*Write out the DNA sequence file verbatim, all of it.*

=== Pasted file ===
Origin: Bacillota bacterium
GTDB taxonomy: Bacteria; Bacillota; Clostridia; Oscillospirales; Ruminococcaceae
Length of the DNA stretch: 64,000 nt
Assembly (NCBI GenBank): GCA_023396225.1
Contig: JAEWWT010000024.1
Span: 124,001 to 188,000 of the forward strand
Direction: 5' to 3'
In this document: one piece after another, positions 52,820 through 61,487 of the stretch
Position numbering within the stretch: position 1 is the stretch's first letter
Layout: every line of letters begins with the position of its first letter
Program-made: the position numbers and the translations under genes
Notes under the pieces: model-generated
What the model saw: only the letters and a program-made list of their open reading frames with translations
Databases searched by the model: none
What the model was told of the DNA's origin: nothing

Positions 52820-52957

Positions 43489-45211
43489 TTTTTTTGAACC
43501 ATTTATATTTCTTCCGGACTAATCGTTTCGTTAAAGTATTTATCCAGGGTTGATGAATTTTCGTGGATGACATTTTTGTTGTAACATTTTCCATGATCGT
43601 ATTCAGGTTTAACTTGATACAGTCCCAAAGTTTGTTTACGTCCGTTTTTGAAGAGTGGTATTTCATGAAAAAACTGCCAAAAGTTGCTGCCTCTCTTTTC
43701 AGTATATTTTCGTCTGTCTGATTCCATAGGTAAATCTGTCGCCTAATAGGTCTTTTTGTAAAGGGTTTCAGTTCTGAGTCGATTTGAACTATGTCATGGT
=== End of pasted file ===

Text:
Origin: Bacillota bacterium
GTDB taxonomy: Bacteria; Bacillota; Clostridia; Oscillospirales; Ruminococcaceae
Length of the DNA stretch: 64,000 nt
Assembly (NCBI GenBank): GCA_023396225.1
Contig: JAEWWT010000024.1
Span: 124,001 to 188,000 of the forward strand
Direction: 5' to 3'
In this document: one piece after another, positions 52,820 through 61,487 of the stretch
Position numbering within the stretch: position 1 is the stretch's first letter
Layout: every line of letters begins with the position of its first letter
Program-made: the position numbers and the translations under genes
Notes under the pieces: model-generated
What the model saw: only the letters and a program-made list of their open reading frames with translations
Databases searched by the model: none
What the model was told of the DNA's origin: nothing

Positions 52820-52957

Positions 43489-45211
43489 TTTTTTTGAACC
43501 ATTTATATTTCTTCCGGACTAATCGTTTCGTTAAAGTATTTATCCAGGGTTGATGAATTTTCGTGGATGACATTTTTGTTGTAACATTTTCCATGATCGT
43601 ATTCAGGTTTAACTTGATACAGTCCCAAAGTTTGTTTACGTCCGTTTTTGAAGAGTGGTATTTCATGAAAAAACTGCCAAAAGTTGCTGCCTCTCTTTTC
43701 AGTATATTTTCGTCTGTCTGATTCCATAGGTAAATCTGTCGCCTAATAGGTCTTTTTGTAAAGGGTTTCAGTTCTGAGTCGATTTGAACTATGTCATGGT